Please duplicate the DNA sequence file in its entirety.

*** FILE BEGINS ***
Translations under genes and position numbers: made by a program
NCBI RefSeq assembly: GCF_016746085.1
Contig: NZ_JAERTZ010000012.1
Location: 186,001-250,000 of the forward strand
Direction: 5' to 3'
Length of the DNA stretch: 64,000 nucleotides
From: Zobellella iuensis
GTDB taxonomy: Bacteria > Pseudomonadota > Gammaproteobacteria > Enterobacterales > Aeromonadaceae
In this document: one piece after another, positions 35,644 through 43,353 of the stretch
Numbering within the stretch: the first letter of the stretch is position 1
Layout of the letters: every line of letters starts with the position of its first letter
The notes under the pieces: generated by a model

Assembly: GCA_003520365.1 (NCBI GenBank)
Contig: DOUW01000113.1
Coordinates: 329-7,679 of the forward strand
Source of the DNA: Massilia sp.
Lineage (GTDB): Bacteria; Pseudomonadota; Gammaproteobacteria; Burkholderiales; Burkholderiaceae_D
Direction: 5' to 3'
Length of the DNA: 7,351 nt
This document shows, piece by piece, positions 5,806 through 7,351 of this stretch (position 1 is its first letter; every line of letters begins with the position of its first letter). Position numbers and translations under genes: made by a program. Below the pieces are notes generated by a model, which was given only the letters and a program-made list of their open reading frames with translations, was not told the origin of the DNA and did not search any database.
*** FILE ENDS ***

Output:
Translations under genes and position numbers: made by a program
NCBI RefSeq assembly: GCF_016746085.1
Contig: NZ_JAERTZ010000012.1
Location: 186,001-250,000 of the forward strand
Direction: 5' to 3'
Length of the DNA stretch: 64,000 nucleotides
From: Zobellella iuensis
GTDB taxonomy: Bacteria > Pseudomonadota > Gammaproteobacteria > Enterobacterales > Aeromonadaceae
In this document: one piece after another, positions 35,644 through 43,353 of the stretch
Numbering within the stretch: the first letter of the stretch is position 1
Layout of the letters: every line of letters starts with the position of its first letter
The notes under the pieces: generated by a model

Assembly: GCA_003520365.1 (NCBI GenBank)
Contig: DOUW01000113.1
Coordinates: 329-7,679 of the forward strand
Source of the DNA: Massilia sp.
Lineage (GTDB): Bacteria; Pseudomonadota; Gammaproteobacteria; Burkholderiales; Burkholderiaceae_D
Direction: 5' to 3'
Length of the DNA: 7,351 nt
This document shows, piece by piece, positions 5,806 through 7,351 of this stretch (position 1 is its first letter; every line of letters begins with the position of its first letter). Position numbers and translations under genes: made by a program. Below the pieces are notes generated by a model, which was given only the letters and a program-made list of their open reading frames with translations, was not told the origin of the DNA and did not search any database.